The days are becoming "shorter, darker and cooler" amid the changing seasons. Melinda Wenner Moyer, writing for the New York Times, offers four suggestions to help you "stay safe from the elements, oncoming traffic and other threats" you may encounter while exercising outdoors in the fall and winter months.
1. Make sure you are visible
While it may seem "obvious," Moyer notes that "it's crucial to be able to see where you're going and to ensure that others see you" during an outdoor workout.
Tom Fleeter, an orthopedic surgeon and sports medicine doctor in Virginia, recommended wearing a headlamp if you exercise outdoors in the dark.
Similarly, Elan Goldwaser, a primary care sports medicine physician at NewYork-Presbyterian/Columbia University Irving Medical Center, said you can also use a hand-held flashlight or fasten small lights to your shoes.
When exercising on a street, Sara Terrell, an exercise scientist at Florida Southern College, noted that it is also important for vehicles to be able to see you. "Consider wearing neon colors—not black or navy blue—as well as reflective items that shine when headlights hit them," Moyer writes.
For people who listen to music or a podcast, Terrell advised keeping one earbud out to listen for any traffic.
2. Dress appropriately
According to Moyer, experts suggest wearing three layers during the colder months, which include "an underlayer made of a synthetic, moisture-wicking material; a warmer mid-layer, perhaps made of fleece or wool; and a light outer shell that protects against wind and precipitation."
To lower your risk for hypothermia, Terrell suggests avoiding cotton, which absorbs sweat and moisture and cools your body.
In the rain, Terrell suggests wearing a hat with a visor to improve your visibility. According to Fleeter, hats or thin balaclavas can also keep you from losing heat through your head.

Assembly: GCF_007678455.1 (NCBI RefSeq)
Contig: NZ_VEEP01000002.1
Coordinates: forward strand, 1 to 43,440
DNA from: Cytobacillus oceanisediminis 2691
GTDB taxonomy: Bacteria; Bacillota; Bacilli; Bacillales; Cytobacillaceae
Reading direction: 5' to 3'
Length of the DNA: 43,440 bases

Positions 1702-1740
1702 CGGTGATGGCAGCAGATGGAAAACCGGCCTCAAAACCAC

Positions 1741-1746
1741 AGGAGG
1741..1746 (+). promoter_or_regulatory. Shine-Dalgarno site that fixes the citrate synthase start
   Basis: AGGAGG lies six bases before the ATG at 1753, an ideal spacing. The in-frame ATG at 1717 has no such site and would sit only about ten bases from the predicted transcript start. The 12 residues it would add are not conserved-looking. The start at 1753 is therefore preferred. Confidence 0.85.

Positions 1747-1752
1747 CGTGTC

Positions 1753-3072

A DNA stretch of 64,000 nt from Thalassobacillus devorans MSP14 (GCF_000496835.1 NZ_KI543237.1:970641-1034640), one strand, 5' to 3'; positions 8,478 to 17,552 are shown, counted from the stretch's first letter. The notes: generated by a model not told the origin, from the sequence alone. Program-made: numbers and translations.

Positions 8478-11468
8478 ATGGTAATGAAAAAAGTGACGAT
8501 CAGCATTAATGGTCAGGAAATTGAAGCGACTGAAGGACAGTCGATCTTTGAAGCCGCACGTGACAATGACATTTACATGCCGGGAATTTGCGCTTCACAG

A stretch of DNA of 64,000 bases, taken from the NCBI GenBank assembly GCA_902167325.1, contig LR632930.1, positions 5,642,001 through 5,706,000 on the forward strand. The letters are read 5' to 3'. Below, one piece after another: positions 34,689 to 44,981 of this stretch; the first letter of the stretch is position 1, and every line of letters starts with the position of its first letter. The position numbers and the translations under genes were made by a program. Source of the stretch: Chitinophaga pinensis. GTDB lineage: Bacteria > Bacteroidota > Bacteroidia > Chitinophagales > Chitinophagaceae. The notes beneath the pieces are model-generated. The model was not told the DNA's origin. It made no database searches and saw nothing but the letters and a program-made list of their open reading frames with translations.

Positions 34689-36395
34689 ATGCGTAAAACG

Experts also suggest wearing gloves and warm socks to keep your extremities safe from frostbite. In addition, Goldwaser emphasizes the importance of appropriate footwear. "When it's raining, snowing or icy, you'll want shoes with prominent tread on the bottom to ensure good traction," Moyer writes.
3. Be prepared
Whenever you are exercising in low temperatures, you must continue to hydrate, even when you don't feel thirsty, Fleeter said. In addition, he recommends consuming additional calories before exercising in the cold, citing the body's ability to burn extra calories to keep warm.
Since muscles and ligaments are vulnerable to tearing when they get cold, Goldwaser recommends stretching your muscles properly before exercising in the cold.
Terrell also noted that you should always tell someone where you are going or bring a phone any time you exercise outdoors alone. "If you're nervous about encountering animals or other risks, consider bringing pepper spray or bear spray with you, too, if it's legal where you live," Moyer adds.
4. Stay home if conditions are unsafe
According to Goldwaser, you should never exercise outdoors during a thunderstorm. "The chance that you could be struck by lightning is small but significant enough to merit caution," Moyer writes.
Before an outdoor workout, Terrell suggested checking the weather forecast for inclement weather in the area. In case you have to move your workout indoors, "have a plan B," Terrell suggested. "I do barre videos in my basement, for instance," Moyer adds.
Fleeter noted that you should never exercise outside if the temperature or windchill is below -10 degrees Fahrenheit, as the risk for frostbite is too high. He also advised against running whenever temperatures drop below 5 degrees. In addition, Fleeter recommended only biking outside when it is at least 15 degrees Fahrenheit, as biking through wind will make you feel colder.
"With so many new safety strategies in my toolbox, I'm excited to keep walking outside throughout the winter—but I won't forgo my common sense, either," Moyer writes. "On especially nasty and frigid days, I'll grit my teeth through plié squats instead."
"Be smart about Mother Nature," Terrell said. "She usually wins." (Moyer, New York Times, 9/22)